Telus launches connected car platform

Drive+ is the latest offering from a telco to bring connected capabilities to almost any vehicle.

Telus is the latest Canadian telco to offer customers the ability to turn any vehicle into a connected car with the announcement of Drive+.

Through an app, users who add a Drive+ subscription to their existing wireless plan will have the ability to track and record trips, see the location of a vehicle when it is being driven by a family member and receive diagnostic alerts both while driving and remotely. It will also turn their vehicle into a WiFi hotspot, allowing passengers to connect their devices to the internet during a trip.

The services are provided by a piece of physical hardware that plugs into the OBD-II port, which is typically used to assess vehicle diagnostics and is present on most vehicles made after 1996.

The device is manufactured by ZTE and powered by Mojio, as is the Smart Drive announced by Rogers in the summer, and appears to offer most of the same features.

Telus has not yet announced full pricing details for Drive+ or a specific launch date, but says that it can be added to existing wireless plans starting at $15 when it is released some time in the fall of this year.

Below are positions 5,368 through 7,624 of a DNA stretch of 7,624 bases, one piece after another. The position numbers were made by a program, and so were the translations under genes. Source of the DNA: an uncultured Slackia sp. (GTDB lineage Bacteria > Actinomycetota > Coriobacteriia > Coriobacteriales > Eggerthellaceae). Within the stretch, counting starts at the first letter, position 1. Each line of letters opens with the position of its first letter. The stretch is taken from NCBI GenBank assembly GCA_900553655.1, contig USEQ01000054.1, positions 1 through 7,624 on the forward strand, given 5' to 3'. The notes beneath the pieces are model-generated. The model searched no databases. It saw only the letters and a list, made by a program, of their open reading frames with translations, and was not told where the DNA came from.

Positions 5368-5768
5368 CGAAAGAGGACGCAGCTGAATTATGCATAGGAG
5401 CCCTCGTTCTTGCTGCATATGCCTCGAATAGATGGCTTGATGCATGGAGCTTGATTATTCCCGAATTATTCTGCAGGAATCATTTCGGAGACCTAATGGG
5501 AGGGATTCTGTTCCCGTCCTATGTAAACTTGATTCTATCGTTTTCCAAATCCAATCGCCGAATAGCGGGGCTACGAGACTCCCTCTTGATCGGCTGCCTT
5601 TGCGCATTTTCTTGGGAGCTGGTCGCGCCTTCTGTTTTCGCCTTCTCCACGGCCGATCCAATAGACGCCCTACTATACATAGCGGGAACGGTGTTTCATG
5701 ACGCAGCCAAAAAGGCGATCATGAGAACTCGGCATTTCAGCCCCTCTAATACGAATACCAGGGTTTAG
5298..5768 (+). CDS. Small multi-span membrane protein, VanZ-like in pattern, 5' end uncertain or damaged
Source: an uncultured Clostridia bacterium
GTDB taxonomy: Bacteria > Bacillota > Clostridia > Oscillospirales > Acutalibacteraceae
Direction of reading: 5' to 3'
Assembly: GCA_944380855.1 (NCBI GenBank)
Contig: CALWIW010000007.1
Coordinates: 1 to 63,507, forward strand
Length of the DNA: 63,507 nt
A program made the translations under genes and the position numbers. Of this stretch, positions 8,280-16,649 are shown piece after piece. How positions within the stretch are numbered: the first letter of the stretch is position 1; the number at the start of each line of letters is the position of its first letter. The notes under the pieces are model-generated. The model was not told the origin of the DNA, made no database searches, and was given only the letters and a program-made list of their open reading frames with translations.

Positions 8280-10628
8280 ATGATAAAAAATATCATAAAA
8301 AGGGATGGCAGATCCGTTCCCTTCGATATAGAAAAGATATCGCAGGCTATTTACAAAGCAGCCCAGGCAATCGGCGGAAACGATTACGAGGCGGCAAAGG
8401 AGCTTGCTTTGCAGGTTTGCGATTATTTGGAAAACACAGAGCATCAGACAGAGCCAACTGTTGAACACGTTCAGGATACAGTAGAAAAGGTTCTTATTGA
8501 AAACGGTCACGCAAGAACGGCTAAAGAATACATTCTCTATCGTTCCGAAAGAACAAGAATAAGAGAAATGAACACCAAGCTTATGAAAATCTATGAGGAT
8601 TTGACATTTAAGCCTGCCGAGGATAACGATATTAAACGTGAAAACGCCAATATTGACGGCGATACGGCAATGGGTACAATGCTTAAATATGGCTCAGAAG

While this will be the first proprietary connected car platform Telus offers customers, it isn’t the first time the telco has been involved in the space. Before the company pivoted to offering white-label connected platforms in 2015, Vancouver-based Mojio sold its first generation of devices direct to consumer. In Canada, those devices ran on the Telus network through a stand-alone plan available to any customer, regardless of wireless carrier.

Bell also appears to be preparing to ready its own connected car solution. In June, MobileSyrup reported the company had filed a trademark for something called “SmartDrive,” with a description naming things like telematic communications, diagnostic services and providing internet connectivity. That report came a week after it was announced that Hyundai and Kia’s connected car platforms would run on Bell’s wireless networks in Canada.